1. The National Chicken Council is not a proper requester under the Agency’s waiver procedures. Finally, even if all of the requirements of the waiver regulations at 9 C.F.R. § 381.3(b) were met, which they are not, the National Chicken Council is not a proper requester in any event.  FSIS’s procedures for reviewing new technology waiver requests provide that requests may be submitted by an “official establishment.”[38]  The Poultry Products Inspection Act defines “official establishment” as “any establishment as determined by the Secretary at which inspection of the slaughter of poultry, or the processing of poultry products, is maintained under the authority of this chapter.”[39]  The National Chicken Council is a ten-employee trade association organized as a tax-exempt non-profit with the stated mission of “promot[ing] consumption of chicken by people in the United States.”[40]  NCC does not inspect the slaughter of poultry or the processing of poultry products and is not an “official establishment” as defined by the Poultry Products Inspection Act.  Because there is no authorization for FSIS to review waiver requests submitted by third parties that are not themselves poultry processing establishments or companies, NCC has no authority to request a waiver under FSIS’s procedures.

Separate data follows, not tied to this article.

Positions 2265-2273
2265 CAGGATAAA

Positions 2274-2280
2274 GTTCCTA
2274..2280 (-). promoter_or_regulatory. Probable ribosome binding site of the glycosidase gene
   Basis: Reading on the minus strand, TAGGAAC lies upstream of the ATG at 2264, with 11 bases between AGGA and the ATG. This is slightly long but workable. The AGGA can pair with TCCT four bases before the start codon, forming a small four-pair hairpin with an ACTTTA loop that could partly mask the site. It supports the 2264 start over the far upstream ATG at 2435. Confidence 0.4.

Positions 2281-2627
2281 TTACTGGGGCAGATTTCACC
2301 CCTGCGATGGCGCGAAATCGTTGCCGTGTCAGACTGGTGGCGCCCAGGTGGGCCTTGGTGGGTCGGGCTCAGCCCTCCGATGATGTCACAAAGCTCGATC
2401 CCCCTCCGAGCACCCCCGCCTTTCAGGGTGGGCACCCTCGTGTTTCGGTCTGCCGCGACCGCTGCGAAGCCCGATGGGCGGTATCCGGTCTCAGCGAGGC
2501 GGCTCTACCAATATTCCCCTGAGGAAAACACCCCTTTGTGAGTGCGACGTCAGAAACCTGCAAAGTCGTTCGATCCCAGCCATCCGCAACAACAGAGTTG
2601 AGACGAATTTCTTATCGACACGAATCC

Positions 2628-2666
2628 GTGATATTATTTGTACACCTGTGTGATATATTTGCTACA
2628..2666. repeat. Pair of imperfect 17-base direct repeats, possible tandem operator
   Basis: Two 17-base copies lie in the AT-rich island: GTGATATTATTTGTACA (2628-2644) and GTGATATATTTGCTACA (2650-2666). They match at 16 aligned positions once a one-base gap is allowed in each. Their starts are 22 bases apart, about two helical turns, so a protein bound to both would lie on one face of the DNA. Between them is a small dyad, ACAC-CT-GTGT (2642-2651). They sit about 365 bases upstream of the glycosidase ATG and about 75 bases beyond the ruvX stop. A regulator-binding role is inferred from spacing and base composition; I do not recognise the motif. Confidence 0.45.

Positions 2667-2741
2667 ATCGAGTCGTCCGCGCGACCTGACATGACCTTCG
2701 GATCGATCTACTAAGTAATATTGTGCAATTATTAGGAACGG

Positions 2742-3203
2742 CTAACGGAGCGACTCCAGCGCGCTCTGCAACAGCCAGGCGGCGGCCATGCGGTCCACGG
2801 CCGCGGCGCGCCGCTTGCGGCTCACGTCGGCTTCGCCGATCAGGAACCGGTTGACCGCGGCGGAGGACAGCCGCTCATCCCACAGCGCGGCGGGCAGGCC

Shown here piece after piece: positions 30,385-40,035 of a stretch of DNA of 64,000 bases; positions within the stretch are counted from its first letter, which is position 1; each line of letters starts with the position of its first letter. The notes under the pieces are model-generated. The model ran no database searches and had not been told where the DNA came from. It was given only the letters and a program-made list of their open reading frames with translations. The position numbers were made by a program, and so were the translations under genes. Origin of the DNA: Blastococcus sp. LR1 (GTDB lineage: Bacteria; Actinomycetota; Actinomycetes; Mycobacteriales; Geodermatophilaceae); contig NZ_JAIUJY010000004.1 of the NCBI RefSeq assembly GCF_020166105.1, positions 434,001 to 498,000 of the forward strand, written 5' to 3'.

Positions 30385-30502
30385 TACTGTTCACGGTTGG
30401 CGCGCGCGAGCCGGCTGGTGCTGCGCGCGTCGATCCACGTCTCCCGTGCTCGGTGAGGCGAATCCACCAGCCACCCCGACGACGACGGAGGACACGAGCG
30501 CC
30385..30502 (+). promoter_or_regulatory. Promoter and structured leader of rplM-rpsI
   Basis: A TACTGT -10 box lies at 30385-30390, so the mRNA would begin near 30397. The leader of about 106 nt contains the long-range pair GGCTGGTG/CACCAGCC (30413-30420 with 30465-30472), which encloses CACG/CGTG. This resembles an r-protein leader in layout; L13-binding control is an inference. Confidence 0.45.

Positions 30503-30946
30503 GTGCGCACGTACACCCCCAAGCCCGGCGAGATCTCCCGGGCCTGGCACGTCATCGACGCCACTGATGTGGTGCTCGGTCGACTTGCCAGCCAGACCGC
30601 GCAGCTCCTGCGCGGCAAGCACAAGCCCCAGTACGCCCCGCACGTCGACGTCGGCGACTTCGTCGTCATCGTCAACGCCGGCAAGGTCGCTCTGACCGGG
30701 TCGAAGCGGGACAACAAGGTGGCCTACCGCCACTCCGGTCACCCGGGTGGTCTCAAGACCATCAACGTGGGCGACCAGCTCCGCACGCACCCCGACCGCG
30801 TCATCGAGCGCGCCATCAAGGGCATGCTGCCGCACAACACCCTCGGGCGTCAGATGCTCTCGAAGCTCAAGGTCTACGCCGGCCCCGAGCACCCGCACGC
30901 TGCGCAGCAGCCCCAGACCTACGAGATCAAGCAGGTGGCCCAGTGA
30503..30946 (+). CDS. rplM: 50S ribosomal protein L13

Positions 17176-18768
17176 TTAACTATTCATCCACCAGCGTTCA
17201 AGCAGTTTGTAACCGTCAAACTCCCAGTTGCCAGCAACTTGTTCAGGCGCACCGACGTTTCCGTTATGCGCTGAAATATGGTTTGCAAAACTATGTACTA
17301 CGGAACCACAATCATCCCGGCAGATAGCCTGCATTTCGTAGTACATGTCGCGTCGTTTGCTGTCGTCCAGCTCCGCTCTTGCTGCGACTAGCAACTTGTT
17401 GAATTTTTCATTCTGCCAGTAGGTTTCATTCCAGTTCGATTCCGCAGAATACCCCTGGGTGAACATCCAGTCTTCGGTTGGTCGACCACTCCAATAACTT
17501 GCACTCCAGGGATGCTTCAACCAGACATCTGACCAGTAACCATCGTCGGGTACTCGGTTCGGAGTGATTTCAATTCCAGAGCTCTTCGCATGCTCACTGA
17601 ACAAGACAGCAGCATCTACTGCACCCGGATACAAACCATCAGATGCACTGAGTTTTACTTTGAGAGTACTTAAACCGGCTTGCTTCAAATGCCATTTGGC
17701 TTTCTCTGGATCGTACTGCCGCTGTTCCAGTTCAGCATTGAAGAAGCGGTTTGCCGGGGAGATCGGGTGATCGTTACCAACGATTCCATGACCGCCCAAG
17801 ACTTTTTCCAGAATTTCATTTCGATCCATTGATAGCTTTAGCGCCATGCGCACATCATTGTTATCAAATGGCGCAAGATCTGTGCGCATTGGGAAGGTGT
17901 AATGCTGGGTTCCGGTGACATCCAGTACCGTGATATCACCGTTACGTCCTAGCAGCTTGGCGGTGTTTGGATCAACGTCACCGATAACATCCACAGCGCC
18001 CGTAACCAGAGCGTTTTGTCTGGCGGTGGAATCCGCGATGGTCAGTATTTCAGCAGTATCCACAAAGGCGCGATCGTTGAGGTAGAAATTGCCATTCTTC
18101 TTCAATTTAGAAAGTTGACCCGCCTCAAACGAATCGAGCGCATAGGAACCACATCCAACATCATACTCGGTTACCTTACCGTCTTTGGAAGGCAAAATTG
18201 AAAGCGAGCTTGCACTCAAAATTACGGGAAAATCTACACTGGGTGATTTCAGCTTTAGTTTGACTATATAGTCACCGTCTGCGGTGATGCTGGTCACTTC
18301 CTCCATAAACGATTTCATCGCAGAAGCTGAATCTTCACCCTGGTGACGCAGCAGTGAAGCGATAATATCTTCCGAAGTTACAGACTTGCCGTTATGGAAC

II. Granting the petition would be arbitrary and capricious in violation of the Administrative Procedure Act.

In addition to being inconsistent with the Department’s waiver regulations, the NCC petition should be rejected because granting it would violate the Administrative Procedure Act and undermine the rulemaking process.